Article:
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Journal of South Pacific Law - BOOK REVIEWS
Book Review 10 of Volume 4, 2000
By Phillip Tagini
School of Law,
University of the South Pacific
Title: 25 Years of Australian Competition Law
Author: Steinwall, R. (ed.)
Publisher: Butterworths, Australia
ISBN: 0 409 31658 X
pp: 266 + xiv
In October 1999 Australia celebrated 25 years of the commencement of the Trade Practices Act 1974. Prior to 1974 trade in Australia was permeated by a host of anti-competitive trade practices. The trade landscape was fraught with cartels and other monopolistic organisations that were heavily involved in price fixing and restrictive practices to market entry. The Trade Practices Act was a landmark piece of legislation because it changed the Australian trade landscape from one of restrictive practice to competition.
At the dawn of the its silver jubilee this volume is published to trace both the positive and negative developments of the Trade Practices Act. The book is a collection of essays by experts who participate in Australian competition law in various capacities. This book contains authoritative accounts of the work of the Australian Competition and Consumer Commission- the body regulating competition law in Australia, and its predecessor, the Trade Practices Commission.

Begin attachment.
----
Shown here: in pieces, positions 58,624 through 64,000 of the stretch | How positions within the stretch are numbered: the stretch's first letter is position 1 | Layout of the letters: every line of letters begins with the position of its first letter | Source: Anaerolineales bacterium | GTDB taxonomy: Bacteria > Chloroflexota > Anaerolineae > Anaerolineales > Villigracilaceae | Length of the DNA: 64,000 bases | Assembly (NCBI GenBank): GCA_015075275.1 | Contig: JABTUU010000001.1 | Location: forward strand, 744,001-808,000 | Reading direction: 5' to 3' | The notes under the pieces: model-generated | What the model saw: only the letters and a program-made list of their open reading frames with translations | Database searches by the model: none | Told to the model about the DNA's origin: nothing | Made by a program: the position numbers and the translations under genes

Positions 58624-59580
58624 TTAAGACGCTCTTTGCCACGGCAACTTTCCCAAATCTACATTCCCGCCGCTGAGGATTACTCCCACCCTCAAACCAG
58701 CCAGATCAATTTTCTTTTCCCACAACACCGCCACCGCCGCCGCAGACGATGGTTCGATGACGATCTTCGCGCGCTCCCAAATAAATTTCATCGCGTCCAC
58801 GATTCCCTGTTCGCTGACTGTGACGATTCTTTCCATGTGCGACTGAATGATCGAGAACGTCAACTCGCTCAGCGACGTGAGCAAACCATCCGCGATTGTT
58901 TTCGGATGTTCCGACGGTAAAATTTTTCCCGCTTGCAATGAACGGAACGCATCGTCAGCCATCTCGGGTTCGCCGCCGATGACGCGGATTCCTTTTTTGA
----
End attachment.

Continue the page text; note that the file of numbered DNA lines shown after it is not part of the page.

The first chapter very appropriately traces the development of Australian competition law. This chapter will be handy for anyone seeking a quick overview of the history of Australian competition law. Steinwall begins by discussing the development of monopolies in the 14th century and how the United Kingdom and the United States have attempted to deal with such powerful entities. Against this background, the article discusses the legislation, which the Australian Parliament has enacted to regulate and promote fair competition, beginning with the Australian Industries Preservation Act 1906 through to the Trade Practices Act 1974. The chapter clearly highlights the issues which prompted the enactment of the various pieces of legislation.
The second chapter provides a helpful reference or starting point for any practitioner or academic wishing to inquire about the operation of the Trade Practices Act. Following the overview in Chapter 1, in this chapter, Allan Fels, current chairman of the Australian Competition and Consumer Commission specifically focuses on the development of the Trade Practices Act 1974. He then briefly discusses the merger of the Trade Practices Commission and the Prices Surveillance Authority into the Australian Competition And Consumer Commission which today regulates the operation of the Trade Practices Act 1974. The remaining part of the chapter contains a succinct analysis of the protection afforded to consumers and businesses under the Trade Practices Act. The sectors analysed include telecommunications, gas, and transport with other discussions on how small businesses can be protected and how mergers may be regulated.